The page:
“Which things also we speak, etc.]”
Namely, the things which have not been seen by the eye, heard by the ear, or understood by the heart of man; the things God has prepared for his people; the deep things of God; the things of God which are only known to the Spirit; the things that are freely given to them of God, and made known to them by the Spirit of God: these things are spoken out, preached, and declared to the sons of men,
“not in the words which man’s wisdom teacheth;”
Which are learned in the schools of the philosophers, put together by human art, and “in the taught words of human wisdom”, as the clause may be rendered; such as are taught and acquired by human learning, so artificially formed in their order and structure as to work upon the affections of men, captivate the mind, and persuade to an assent.
“But which the Holy Ghost teacheth;”
Or “in the taught” words “of the Holy Ghost”; in the language of the Scriptures, edited by the Spirit of God; or such as the Holy Spirit taught them, suggested to them, directed them to the use of; for he not only supplied them with matter, but furnished them with words, with proper and spiritual oratory:
“comparing spiritual things with spiritual;”
The things of the Spirit of God, the doctrines of the Gospel, with the spiritual writings of the Old Testament, whereby their truth and harmony are demonstrated; speaking as the oracles of God, and prophesying or preaching according to the analogy of faith; and adapting spiritual words to spiritual truths, clothing them with a language suitable and convenient to them, not foreign and flourishing, but pure, simple, and native; or accommodating and communicating spiritual things, as to matter and form, to spiritual men; which sense the Arabic version favours and confirms, such being only capable of them; and with these there is no need to use the eloquence, oratory, wisdom, and words of men.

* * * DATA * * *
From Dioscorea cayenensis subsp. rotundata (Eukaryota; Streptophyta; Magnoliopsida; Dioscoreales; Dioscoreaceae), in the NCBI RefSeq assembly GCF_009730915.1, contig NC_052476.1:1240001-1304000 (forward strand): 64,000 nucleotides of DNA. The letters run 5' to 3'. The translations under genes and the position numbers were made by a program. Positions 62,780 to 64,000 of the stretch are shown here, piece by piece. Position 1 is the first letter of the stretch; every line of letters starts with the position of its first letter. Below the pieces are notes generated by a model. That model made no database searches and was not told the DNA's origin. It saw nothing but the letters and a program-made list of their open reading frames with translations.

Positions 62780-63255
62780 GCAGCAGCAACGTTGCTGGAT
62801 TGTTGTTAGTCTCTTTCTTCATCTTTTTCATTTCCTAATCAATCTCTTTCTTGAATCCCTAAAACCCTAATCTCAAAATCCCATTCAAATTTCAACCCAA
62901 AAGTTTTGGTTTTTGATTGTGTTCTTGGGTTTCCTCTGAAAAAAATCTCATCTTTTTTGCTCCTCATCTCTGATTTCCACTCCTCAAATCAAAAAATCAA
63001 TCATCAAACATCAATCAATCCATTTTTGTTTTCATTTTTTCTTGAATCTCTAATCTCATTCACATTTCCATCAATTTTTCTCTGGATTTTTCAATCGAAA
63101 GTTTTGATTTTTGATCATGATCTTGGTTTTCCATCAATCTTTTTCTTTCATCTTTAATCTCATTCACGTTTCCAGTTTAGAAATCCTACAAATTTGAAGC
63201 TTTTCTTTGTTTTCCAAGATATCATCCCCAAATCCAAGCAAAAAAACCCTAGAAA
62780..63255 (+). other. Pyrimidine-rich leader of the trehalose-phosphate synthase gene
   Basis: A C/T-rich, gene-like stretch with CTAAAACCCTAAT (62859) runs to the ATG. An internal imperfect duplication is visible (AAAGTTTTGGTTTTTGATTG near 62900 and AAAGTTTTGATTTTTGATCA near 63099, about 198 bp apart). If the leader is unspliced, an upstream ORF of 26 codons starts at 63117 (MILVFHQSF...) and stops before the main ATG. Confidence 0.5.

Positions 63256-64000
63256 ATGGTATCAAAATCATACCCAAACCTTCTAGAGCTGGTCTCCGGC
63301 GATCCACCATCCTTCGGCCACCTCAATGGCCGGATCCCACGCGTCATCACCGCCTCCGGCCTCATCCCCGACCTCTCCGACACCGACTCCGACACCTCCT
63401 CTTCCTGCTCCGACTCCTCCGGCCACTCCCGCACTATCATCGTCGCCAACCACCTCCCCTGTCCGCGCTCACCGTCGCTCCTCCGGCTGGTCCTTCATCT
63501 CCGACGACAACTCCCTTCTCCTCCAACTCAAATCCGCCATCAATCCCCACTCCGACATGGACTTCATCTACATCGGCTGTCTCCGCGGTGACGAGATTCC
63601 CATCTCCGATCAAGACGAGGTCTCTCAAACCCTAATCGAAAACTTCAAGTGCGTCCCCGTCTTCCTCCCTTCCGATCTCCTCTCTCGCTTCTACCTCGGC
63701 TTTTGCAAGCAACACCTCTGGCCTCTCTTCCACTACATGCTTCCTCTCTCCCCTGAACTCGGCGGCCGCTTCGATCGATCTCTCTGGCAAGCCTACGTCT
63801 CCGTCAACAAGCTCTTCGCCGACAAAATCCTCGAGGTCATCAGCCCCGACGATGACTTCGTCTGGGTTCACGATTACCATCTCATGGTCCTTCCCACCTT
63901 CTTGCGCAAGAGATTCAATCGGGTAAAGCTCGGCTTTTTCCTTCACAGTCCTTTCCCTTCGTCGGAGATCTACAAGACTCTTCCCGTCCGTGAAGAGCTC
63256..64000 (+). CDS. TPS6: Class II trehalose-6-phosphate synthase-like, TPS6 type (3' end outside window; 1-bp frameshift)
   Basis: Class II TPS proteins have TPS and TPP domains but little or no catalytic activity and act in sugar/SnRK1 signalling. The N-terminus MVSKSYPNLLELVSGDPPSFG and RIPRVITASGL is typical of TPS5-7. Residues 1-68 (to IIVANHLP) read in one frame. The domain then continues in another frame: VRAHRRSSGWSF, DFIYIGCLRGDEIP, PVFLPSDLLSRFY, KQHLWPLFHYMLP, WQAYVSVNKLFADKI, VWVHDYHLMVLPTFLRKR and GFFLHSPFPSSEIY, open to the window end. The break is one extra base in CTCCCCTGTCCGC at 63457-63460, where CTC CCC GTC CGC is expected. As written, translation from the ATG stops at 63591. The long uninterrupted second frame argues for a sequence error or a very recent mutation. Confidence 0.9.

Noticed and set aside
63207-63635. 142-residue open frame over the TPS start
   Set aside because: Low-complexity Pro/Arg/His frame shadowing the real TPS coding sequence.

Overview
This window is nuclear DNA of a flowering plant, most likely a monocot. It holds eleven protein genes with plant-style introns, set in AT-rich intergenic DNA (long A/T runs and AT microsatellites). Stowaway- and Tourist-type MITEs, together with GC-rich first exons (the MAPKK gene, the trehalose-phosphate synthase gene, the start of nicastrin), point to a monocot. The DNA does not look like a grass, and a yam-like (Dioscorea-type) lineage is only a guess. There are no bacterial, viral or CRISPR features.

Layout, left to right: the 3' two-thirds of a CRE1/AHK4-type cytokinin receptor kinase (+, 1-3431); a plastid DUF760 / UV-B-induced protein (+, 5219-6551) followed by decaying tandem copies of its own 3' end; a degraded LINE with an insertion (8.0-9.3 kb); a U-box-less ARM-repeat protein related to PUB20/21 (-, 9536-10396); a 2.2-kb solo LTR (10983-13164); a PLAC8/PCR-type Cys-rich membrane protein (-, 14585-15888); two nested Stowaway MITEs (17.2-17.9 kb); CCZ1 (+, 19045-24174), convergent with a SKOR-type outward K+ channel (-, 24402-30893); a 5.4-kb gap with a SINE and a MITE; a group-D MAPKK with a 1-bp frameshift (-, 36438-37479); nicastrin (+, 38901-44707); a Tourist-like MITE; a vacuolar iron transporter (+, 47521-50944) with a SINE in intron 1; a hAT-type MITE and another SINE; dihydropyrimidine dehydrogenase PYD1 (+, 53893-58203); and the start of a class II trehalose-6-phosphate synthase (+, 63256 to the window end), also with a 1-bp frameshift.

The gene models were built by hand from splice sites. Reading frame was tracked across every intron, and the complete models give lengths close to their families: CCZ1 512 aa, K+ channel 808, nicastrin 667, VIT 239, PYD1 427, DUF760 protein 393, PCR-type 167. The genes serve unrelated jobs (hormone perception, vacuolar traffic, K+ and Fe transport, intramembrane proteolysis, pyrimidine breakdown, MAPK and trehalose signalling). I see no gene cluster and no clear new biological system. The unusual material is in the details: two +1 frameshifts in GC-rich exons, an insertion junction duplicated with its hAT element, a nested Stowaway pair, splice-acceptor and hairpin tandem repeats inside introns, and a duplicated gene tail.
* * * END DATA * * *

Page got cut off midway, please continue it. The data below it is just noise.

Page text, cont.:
John Gill (1697-1771) was a Strict and Particular Baptist preacher and theologian. He was appointed the Pastor of Goat Yard Chapel, Horsleydown, Southwark, serving this position for fifty-one years. He was the first Baptist to write an exhaustive systematic theology, setting forth High-Calvinistic views and a clear Baptist polity which became the backbone for the churches subscribing to them. John Hazelton wrote of him:
”[Augustus] Toplady held in high regard Dr. John Gill (1697-1771), and applied to him and to his controversial writings what was said of the first Duke of Marlborough—that he never besieged a town that he did not take, nor fought a battle that he did not win. Gill's book on the Canticles is a beautiful and experimental exposition of Solomon's Song; his "Cause of God and Truth" is most admirable and suggestive; and his "Body of Divinity" one of the best of its kind. His commentary upon the Old and New Testament is a wonderful monument of sanctified learning, though it has been so used as to rob many a ministry of living power. It is the fashion now to sneer at Gill, and this unworthy attitude is adopted mostly by those who have forsaken the truths he so powerfully defended, and who are destitute of a tithe of the massive scholarship of one of the noblest ministers of the Particular and Strict Baptist denomination. The late Dr. Doudney rendered inestimable service by his republication, in 1852, of Gill's Commentary, printed at Bonmahon, Waterford, Ireland, by Irish boys. Gill was born at Kettering, and passed away at his residence at Camberwell, his last words being: "O, my Father! my Father!" For fifty-one years, to the time of his death, he was pastor of the Baptist Church, Fair Street, Horselydown, and was buried in Bunhill Fields. His Hebrew learning was equal to that of any scholar of his day, and his Rabbinical knowledge has never been equalled outside Judaism. His "Dissertation Concerning the Eternal Sonship of Christ" is most valuable, and this foundation truth is shown by him to have been a part of the faith of all Trinitarians for about 1,700 years from the birth of our Lord. In His Divine nature our blessed Lord was the co-equal and co-eternal Son of God, and as such He became the Word of God. The Scriptures nowhere intimate that Christ is the Son of God by office, or that His Sonship is founded on His human nature. This is not a strife about words, but is for our life, our peace, our hope. Dr. Gill's pastoral labours were much blest; to the utmost fidelity he united real tenderness, and at the Lord's Supper he was always at his best.
"He set before their eyes their dying Lord—
How soft, how sweet, how solemn every word!
How were their hearts affected, and his own!
And how his sparkling eyes with glory shone!"